$137 Billion, 1.7 percent over last year
BY KATHY KAHN
Governor Andrew Cuomo on Tuesday unveiled his proposed 2014-2015 budget, which contains, among many other proposals, a property tax freeze for homeowners and a call to the over 1,000 towns and villages to consolidate services to save taxpayer dollars.
Cuomo initially introduced the new budget by saying that, when elected, New York had a $10 billion deficit on its books but now boasts a $2 billion surplus. Technically, the proposed budget, if passed, would save $300 million in 2014 and barring unforeseen circumstances in the state’s economic picture, will eventually rise to a $2 billion surplus by 2018.
Using his familiar Power Point presentation to bring home his message,–and garner a few laughs– Cuomo outlined an auspicious proposal that would freeze property taxes for homeowners with incomes less than $500,000 a year—but with a few conditions attached: The homeowner’s taxing municipality and school district must cut its own spending by one percent in the 2014-2015 budget year, two percent in the second year and three percent in the third.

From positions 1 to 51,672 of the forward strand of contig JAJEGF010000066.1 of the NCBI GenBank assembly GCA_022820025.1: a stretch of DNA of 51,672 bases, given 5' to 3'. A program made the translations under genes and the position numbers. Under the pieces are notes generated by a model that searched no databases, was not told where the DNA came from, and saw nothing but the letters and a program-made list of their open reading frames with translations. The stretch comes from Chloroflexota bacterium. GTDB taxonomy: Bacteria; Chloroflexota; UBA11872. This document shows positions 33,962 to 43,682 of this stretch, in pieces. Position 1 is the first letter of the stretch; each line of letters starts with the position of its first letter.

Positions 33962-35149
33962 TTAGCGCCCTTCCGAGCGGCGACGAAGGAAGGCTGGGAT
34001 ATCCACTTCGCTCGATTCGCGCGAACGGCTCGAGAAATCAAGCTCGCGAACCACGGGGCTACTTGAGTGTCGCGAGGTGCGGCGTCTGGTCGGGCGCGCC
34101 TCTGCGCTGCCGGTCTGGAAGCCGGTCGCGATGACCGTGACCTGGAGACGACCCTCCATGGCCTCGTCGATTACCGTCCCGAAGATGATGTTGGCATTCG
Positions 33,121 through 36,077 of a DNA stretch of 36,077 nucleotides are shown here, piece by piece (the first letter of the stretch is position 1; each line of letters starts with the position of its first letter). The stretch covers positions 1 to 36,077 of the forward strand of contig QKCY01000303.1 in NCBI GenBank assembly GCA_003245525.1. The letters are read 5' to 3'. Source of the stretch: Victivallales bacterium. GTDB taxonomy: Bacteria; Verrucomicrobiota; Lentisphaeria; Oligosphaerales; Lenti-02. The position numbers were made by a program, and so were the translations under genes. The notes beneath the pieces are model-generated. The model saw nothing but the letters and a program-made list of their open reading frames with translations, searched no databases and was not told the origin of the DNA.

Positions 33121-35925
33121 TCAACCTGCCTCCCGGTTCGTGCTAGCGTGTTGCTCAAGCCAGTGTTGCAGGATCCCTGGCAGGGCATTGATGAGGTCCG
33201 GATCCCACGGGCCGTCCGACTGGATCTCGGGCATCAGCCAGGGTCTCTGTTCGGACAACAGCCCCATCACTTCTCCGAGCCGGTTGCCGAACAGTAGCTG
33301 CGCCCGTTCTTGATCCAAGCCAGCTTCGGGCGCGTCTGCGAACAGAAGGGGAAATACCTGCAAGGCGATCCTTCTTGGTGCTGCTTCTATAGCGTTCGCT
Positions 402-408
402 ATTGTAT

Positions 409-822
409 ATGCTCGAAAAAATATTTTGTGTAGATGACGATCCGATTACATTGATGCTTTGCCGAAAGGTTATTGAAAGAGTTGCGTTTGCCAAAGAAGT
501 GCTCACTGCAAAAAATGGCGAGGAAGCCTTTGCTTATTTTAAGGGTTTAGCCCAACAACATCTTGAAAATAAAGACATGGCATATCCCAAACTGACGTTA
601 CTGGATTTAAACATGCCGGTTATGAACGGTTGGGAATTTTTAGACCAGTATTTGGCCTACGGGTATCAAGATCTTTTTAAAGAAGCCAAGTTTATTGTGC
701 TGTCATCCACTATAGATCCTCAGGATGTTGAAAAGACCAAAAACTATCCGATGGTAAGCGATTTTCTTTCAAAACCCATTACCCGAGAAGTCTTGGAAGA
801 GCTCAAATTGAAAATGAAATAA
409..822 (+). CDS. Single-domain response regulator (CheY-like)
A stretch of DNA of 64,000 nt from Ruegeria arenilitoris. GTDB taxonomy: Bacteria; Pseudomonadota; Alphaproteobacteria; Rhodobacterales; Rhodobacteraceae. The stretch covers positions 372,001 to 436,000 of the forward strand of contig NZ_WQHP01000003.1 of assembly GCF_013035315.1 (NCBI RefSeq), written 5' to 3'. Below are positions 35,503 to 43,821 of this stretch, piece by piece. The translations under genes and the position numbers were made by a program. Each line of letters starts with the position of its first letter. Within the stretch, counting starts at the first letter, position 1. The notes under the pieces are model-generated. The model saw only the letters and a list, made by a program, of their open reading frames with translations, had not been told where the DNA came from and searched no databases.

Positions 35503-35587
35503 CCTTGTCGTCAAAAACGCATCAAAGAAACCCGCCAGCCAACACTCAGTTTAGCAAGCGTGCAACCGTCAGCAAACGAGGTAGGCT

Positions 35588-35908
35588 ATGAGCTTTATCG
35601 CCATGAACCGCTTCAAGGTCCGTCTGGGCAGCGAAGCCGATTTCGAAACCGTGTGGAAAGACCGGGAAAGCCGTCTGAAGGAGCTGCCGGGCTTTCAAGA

To encourage consolidation and shared services, the budget includes $39 million in grant money to encourage intra-municipal cooperation in New York’s 62 counties and give tax credits for residents of local governments that fully dissolve or consolidate services.
Cuomo said these numbers could be achieved if counties, towns and villages would start cooperating and sharing services within their respective borders. To that end, Cuomo included $39 million in grant money for municipalities that dissolve and become p
Education will receive a 3.8 percent raise to $21.9 billion. While Cuomo supports the precepts of the Common Core agenda, “The way Common Core has been managed by the Board of Regents is flawed,” he said. “There’s too much uncertainty and anxiety for students and teachers….we need a rational system that is well administered. We will assemble a panel which includes education experts and members of the Legislature. Let’s get recommendations together by the end of this session and end the anxiety parents and teachers are feeling across the state.” He called for an end to standardized testing for children in grades K-2. “There’s no reason a 5-year-old should take a standardized test. That’s not the way they learn.”